Trip to Yugoslavia in a One-Litre Metro.

The British Leyland Austin Metro was a roomier more refined relative of the Mini. Introduced in 1980 and made for eleven years with a production total of 1.5 million, with a one litre or 1.3 litre engine and transmission it shared with the Mini.
The aim was a two-week holiday with one week in the middle spent at rest in Porec on the coast of Istra on the Adriatic. This was in the summer of 1982.The route was across the English Channel by ferry Belgium then overnight in Liege. The trip to Liege went smoothly, but getting to the hotel the Holiday Inn, was not without difficulty. The hotel was on an island that didn't seem to have a road on to it, as we circled the hotel in vain. Finally we found the way in and at the hotel met the others on the same tour. They were surprised at us undertaking the journey with three people in such a small car.
The next stage of the trip was to Munich for our overnight stop, which was again trouble free. The final day required us to drive from Germany across the Austrian Tyrol to northern Italy via the Tauern tunnel. Then to enter Yugoslavia at a border post near Trieste. Apart from getting a bit lost in southern Austria the day went well, although finding the Yugoslav border post wasn't helped by the Italians reluctance to signpost the way. The entry into Yugoslavia was a bit nerve racking, remember this was in cold war times. The border guards looked very severe. From the border it was a relatively short run to Porec over indifferent roads. Needless to say the car ran perfectly all the way.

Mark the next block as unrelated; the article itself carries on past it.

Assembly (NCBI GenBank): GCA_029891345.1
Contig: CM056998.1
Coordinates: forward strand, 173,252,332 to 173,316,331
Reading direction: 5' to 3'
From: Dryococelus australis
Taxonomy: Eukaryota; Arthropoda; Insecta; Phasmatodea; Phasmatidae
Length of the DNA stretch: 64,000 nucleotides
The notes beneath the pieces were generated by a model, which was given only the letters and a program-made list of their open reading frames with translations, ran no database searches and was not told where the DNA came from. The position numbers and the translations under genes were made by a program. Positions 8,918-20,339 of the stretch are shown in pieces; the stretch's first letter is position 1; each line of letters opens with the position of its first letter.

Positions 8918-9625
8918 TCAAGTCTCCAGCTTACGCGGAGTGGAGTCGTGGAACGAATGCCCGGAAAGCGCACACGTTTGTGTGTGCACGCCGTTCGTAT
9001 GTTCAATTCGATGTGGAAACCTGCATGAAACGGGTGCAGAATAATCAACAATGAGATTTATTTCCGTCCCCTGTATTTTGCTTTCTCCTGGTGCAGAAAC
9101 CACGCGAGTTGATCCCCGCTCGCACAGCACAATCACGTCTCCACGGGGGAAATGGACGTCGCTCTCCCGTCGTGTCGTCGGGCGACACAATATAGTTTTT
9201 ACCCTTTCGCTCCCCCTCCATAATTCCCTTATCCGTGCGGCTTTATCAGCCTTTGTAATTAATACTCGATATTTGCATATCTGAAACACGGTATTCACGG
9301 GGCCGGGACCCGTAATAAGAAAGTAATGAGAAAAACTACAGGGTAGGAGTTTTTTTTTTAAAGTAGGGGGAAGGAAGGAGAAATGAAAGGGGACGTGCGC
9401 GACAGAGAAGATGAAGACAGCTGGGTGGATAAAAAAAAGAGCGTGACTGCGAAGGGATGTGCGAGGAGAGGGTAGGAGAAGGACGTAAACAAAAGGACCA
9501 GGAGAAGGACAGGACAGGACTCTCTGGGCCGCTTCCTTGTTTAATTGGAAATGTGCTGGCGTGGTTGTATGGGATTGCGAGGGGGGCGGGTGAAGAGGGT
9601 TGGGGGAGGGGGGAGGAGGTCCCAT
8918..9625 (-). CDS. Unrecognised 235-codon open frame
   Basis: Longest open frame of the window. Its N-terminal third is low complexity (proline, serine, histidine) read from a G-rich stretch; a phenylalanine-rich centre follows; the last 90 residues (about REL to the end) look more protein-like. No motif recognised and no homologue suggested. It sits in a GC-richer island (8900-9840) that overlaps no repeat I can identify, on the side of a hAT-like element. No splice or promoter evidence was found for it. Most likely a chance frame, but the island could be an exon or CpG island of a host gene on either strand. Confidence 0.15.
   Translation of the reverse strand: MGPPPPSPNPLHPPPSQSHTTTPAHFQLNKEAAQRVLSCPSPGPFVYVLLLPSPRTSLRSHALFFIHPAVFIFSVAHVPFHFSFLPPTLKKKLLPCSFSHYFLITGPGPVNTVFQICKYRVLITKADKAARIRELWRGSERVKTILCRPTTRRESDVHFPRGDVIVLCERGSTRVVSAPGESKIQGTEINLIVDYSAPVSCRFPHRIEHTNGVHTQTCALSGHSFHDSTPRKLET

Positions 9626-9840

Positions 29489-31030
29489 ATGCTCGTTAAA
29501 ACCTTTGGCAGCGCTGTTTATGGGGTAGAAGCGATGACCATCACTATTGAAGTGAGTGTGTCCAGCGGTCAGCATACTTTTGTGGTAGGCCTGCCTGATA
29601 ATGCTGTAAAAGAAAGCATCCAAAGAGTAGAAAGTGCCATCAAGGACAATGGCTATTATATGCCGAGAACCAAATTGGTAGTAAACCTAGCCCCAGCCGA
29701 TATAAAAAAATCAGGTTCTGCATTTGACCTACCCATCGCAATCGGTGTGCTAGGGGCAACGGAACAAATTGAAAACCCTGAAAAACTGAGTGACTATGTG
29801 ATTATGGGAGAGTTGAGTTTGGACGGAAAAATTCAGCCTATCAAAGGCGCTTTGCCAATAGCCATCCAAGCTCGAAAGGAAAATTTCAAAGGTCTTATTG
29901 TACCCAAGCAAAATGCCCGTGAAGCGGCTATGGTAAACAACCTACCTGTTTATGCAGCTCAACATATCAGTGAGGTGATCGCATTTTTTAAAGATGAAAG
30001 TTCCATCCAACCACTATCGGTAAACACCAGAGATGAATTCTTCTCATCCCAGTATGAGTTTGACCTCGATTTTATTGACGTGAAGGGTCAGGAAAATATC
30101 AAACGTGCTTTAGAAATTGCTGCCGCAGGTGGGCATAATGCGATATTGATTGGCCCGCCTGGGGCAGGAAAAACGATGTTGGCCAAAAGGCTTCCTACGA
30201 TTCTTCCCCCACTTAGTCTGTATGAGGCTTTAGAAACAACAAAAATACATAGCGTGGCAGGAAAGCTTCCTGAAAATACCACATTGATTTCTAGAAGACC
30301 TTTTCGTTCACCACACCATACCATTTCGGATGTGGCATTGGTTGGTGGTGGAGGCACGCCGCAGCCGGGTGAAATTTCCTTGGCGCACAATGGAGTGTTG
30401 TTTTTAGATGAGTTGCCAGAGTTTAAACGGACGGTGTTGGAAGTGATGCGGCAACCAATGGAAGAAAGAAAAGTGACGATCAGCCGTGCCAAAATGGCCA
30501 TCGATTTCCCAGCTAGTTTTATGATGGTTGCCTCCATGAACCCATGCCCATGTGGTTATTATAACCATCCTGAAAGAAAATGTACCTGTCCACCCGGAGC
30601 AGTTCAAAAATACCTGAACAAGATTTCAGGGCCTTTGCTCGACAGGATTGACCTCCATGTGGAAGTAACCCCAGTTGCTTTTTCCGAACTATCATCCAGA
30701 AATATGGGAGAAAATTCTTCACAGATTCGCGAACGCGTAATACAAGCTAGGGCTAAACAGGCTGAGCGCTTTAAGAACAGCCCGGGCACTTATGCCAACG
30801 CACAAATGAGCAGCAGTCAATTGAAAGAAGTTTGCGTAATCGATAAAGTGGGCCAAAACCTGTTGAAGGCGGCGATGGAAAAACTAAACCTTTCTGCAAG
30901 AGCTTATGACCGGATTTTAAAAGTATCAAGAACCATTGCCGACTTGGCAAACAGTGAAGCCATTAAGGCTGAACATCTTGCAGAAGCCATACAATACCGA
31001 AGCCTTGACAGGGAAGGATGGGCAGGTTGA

As to the stay in Yugoslavia the least said the better. We had runs in the car exploring the coast and countryside. At one time passing a bullock cart making its way along the road.
We made our way back via Venice, which was a revelation after Yugoslavia, staying a day and exploring a little of the city. After that it was up through Italy and over the Alps into Switzerland via the St Gotthard Pass. The motorway was still under construction and looked very spectacular.

After a stop overnight near Luzern we made our way to Basle and into France. Crossing the Vosges region on the way to the coast, then the ferry back to England. The car didn't falter, the scenery was magnificent and we arrived home with a list of places to visit in the future, but not Yugoslavia.
A couple of "MG" versions of the Metro were produced, both with the 1.3 litre engine, one with a high compression engine and the other turbo charged. At a later date I owned one of the former and used it for eight years with a few trips to Germany, but that's another story.

Canary Cars.
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